Massachusetts Considers Weight Discrimination Law
The Massachusetts legislature is considering a weight discrimination law to follow the lead of Michigan in protecting people from employment discrimination based on weight and height. At a hearing Tuesday, representatives of the Obesity Society, the Obesity Action Coalition, the Binge Eating Disorders Association, and local advocates for people affected by obesity testified about the burden of bias and discrimination that people with obesity face.
Scott Butsch, an obesity medicine physician at Massachusetts General Hospital and a member of the Obesity Society’s Advocacy Committee, testified that his patients get a clear picture of the discrimination they’ve faced only after surgery, when they lose large amounts of weight. He said in his testimony:
School teachers, opera singers, store managers, lawyers and other professionals discuss how they surprisingly experienced more responsibilities, more opportunities, and job promotions after losing weight. What is most striking is the fact that this occurs in some patients less than one year after they had weight loss surgery.
Melinda Wattman, of the Obesity Action Coalition, and Nicole Sullivan, a local advocate for people affected by obesity, both spoke passionately from personal experience of being judged not by their talents and merit, but by their body size.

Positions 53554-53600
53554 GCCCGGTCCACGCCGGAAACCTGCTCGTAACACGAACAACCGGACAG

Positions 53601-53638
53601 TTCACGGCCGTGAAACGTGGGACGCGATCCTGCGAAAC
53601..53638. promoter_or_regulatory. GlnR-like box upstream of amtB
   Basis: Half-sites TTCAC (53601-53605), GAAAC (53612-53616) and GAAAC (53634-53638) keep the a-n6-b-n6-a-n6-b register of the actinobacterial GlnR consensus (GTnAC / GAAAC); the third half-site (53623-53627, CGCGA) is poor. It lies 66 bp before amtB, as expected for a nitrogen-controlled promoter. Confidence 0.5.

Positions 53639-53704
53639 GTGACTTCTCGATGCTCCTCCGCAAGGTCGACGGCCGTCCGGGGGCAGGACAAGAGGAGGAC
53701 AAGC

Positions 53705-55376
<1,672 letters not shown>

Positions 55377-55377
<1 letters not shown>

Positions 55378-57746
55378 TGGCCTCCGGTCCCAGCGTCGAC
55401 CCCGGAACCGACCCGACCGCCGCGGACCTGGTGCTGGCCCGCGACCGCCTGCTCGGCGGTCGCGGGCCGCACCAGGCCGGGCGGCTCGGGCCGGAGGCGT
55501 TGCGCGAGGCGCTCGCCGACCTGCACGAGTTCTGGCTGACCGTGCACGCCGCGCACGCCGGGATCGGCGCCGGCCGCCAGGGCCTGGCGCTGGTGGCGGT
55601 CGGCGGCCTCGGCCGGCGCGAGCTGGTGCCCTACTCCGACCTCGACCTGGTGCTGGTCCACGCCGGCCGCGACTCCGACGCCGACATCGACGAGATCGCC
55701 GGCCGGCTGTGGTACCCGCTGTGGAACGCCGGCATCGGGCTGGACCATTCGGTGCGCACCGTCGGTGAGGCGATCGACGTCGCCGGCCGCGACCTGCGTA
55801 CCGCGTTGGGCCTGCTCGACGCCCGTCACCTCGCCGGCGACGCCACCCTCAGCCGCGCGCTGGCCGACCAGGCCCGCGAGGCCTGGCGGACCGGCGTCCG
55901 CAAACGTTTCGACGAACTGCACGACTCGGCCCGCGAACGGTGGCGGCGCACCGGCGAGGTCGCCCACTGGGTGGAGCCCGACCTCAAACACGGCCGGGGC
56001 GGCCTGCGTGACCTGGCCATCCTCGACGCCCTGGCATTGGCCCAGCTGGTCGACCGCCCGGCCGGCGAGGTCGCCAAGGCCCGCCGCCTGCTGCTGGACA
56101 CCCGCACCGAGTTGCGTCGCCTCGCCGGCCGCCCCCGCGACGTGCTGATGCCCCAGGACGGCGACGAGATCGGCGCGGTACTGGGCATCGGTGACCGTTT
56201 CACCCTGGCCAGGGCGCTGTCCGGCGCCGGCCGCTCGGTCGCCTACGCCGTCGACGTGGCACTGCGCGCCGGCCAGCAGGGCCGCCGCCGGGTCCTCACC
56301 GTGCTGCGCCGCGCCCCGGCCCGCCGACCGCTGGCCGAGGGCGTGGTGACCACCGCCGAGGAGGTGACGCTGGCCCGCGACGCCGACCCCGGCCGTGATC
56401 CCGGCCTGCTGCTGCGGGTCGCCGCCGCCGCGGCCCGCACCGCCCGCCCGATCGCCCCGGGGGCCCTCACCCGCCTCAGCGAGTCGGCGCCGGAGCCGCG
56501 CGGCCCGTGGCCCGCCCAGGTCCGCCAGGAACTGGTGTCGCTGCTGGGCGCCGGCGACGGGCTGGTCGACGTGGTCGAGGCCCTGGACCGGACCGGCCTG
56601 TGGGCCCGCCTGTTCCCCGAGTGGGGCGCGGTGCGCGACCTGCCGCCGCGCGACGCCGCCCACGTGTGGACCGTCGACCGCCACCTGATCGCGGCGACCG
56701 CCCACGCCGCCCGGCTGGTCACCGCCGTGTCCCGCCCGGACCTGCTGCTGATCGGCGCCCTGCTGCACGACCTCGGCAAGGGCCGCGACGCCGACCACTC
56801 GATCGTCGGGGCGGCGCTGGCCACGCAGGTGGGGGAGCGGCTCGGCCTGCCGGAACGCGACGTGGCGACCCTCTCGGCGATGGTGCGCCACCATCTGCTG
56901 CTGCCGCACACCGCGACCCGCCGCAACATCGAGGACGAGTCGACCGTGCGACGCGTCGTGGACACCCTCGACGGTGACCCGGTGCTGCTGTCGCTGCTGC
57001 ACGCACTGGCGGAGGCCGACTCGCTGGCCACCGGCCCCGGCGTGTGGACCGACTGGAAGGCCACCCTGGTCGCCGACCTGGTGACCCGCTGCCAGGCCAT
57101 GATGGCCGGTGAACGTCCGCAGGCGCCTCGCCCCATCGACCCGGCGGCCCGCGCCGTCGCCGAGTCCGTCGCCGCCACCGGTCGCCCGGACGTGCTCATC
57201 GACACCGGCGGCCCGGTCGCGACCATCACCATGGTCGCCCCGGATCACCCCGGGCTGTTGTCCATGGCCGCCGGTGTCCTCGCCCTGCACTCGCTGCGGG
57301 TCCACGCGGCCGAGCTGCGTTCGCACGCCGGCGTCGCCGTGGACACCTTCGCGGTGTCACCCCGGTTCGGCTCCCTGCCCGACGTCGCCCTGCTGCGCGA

Ted Kyle, Vice-Chair of the Obesity Action Coalition and Advocacy Chair for the Obesity Society, spoke to questions about the impact of the Michigan weight discrimination law. Said Kyle:
Some had predicted a flood of complaints when the legislation passed in 1977. That has not been the case. In fact, very few cases have been brought. One unexpected result, though, has been a lower rate of discrimination against women in Michigan than is seen in the rest of the country. These new data come from a study to be published shortly by researchers at Michigan State.
Denying people jobs and advancement because of the size of their bodies is nothing more or less than a stupid waste of economic and human potential. You go, Massachusetts!
Click here to read the text of the legislation, H.1758.
Massachusetts, photograph © Coralie Mercier / flickr
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